Anyone who’s my age probably remembers spending a late night or two watching a funny little man on tv telling us how he was able to make $50,000 a week “placing tiny classified ads in newspapers” from his “one-bedroom apartment”. Right in those two quotes, you have the makings of a very successful infomercial—mention how lots of money can be made with seemingly little work and cater to others who might be living in a one-bedroom apartment as these people are likely to want an opportunity that will change their lives.
If you have no idea who I’m talking about, check out this video…it’s exactly what I remember when I was younger:
First of all, this guy is good and there’s no doubt about it. As a firm believer that hard work pays off and there’s no easy way of making lots of money, I never “fell” for one his claims, but I will admit that there were a few times when it seemed like the plan would work. More importantly, there are many other people out there that are worse off than me financially and just might jump at the chance to make even 100 more dollars a week.
Don Lapre has been running infomercials like these for the last 8 years or so selling all sorts of money-making packages that are guaranteed to turn your life around. The two most prominent ones include the one above and another selling the The Greatest Vitamin in the World. This is the one that’s garnered the attention of the Feds and the United States Postal Service.
According to the case, Don Lapre is being indicted on 41 counts of conspiracy, mail fraud, wire fraud and promotional money laundering. It’s being claimed that he bilked over $52 million from some 200,000 unsuspecting consumers. Essentially, he’s being accused of running a nationwide scheme to sell worthless internet businesses.
I don’t want to get into all the details here because the case file says it all in a 28-page PDF document available from Casewatch.org, but I do want to briefly explain what it is that Don Lapre does. Using The Greatest Vitamin in the World program as an example, this is how the program works.
- Watch Don’s infomercial and get excited about the potential of making lots of money.
- Call the 800 number to order the start-up package and personal website for $35.00 plus $13.65 shipping.
- Don’s reps would then call back consumers telling them that there were more fees in running the personal website including a $295 setup fee and $9.95 per month hosting fees.
- Don’s reps would try to upsell customers into buying web traffic for their new site guaranteeing them that people would come to the site and buy products or signup as new “investors”.
- Customers buy traffic packages ranging in price from $500-2000.
- Customers are offered sales incentives: Get 20 new people to sign up for the program and get $1000. Get 100 new vitamin customers in a month and get $10,000. For every 5 $1000 bonuses you earn, you get a 7-day paid vacation for 2.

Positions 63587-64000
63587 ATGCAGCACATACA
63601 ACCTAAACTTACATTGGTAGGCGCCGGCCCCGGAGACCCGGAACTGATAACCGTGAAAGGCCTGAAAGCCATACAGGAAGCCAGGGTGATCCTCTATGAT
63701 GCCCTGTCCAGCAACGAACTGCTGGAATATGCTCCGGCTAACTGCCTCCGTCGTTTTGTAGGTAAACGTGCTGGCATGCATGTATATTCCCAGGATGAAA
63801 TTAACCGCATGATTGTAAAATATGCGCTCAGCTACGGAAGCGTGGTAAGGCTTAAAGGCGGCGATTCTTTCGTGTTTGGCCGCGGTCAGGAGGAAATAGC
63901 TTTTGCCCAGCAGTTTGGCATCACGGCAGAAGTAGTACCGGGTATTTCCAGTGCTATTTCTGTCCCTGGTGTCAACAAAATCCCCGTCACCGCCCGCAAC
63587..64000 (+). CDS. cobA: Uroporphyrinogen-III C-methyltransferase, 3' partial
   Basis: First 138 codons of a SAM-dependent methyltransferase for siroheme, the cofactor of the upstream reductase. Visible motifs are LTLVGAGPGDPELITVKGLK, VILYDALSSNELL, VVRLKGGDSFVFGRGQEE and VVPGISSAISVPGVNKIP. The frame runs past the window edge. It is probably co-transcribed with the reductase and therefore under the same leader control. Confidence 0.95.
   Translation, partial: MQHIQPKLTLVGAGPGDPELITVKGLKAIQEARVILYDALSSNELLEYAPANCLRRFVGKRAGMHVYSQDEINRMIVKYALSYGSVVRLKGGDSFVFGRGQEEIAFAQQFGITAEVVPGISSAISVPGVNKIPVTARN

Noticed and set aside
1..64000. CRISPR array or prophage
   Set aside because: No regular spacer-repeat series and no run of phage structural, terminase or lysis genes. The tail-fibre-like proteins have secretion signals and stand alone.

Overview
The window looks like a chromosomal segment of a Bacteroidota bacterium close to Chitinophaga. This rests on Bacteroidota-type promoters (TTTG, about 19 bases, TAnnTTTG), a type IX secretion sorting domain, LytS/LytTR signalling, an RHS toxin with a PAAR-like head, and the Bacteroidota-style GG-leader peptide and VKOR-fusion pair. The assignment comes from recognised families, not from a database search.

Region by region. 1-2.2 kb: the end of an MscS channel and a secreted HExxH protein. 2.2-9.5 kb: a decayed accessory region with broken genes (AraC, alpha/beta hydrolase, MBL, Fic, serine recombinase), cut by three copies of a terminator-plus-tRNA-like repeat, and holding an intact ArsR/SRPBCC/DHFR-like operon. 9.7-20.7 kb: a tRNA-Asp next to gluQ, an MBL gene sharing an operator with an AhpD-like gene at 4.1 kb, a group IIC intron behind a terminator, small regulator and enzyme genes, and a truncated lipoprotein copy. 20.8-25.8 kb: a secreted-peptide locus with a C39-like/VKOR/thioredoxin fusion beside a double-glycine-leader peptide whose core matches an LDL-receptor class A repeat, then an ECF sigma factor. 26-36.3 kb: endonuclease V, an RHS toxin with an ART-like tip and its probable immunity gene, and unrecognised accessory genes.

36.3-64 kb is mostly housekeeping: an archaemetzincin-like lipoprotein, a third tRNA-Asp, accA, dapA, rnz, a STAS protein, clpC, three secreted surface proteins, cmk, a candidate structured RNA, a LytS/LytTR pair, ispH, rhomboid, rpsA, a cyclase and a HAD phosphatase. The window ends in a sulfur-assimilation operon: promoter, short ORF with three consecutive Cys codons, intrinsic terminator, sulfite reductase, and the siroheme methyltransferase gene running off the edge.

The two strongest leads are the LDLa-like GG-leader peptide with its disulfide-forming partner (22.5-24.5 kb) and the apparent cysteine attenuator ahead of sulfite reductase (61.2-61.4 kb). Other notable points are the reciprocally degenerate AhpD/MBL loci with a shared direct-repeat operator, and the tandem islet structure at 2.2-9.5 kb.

My two cents
First of all, the vitamins are worthless. To Don, getting new sales people all dropping about $3000 to start their own business is where the money really is. Unfortunately, this is nothing more than a pyramid scheme. The ones at the top who are able to get to everyone who hasn’t joined yet will make all the referral fees. The ones at the bottom will have nobody to recruit because they’ve all been recruited…after some time, the pyramid crumbles because there’s nothing left to do but sell worthless vitamins and the guys at the top take their money and run.
Second, if you really think about it, why would Don Lapre (or any tv pitchman) want to tell you his money-making secrets if what he’s doing already makes him so much money? Do you really believe he’s out there trying to help the community? Do you really think he cares about helping you make more money in life? The answer is no. It’s the tell-tale sign of a scam and it’s no different than all those bloggers out there selling you $47 money-making plans that tell you all the secrets of Internet marketing. Trust me, if I discovered a way to make $50,000 a week, I wouldn’t tell anyone! Not because I’m selfish, but because I wouldn’t want to create thousands of competitors out there. If there’s only $50,000 to be made, that means I’d have to share it with everyone else who copies me. That’s not a good business plan!
I’ll tell you a secret. There are no secret ways to make money! There are however innovative ideas that will make someone millions one day, but those aren’t secrets—sometimes those are flukes or fads or streaks of luck. Facebook is a perfect example—sheer luck. The point is to make real money, you have to put in real work. If you think you’re going to make $50,000 a week with only a few minutes of work, you’re either delusional or you’re the one sitting on top of the pyramid because in any other situation, you’re not going to make anything close to that.
Ok, I’m done venting…the last thing I want to say is that I hope Don Lapre goes away forever! He’s a con artist and a thief. At the same time, I hope none of those people get their money back so maybe they’ll learn from their mistakes.
2 thoughts on “Don Lapre in hot water for bilking $52 million”
Don Lapre "went away forever" as you wanted, at least he went away forever from this life. He was found dead in his jail cell.
Wow, I just heard about this! Crazy. I remember thinking back in the day how I could get involved with something like this to make tons of money. I always felt like I was missing something, but when you go back and uncover the real truths about how these people were making their cash and then see how they ultimately ended up, you can clearly see how it's not worth it.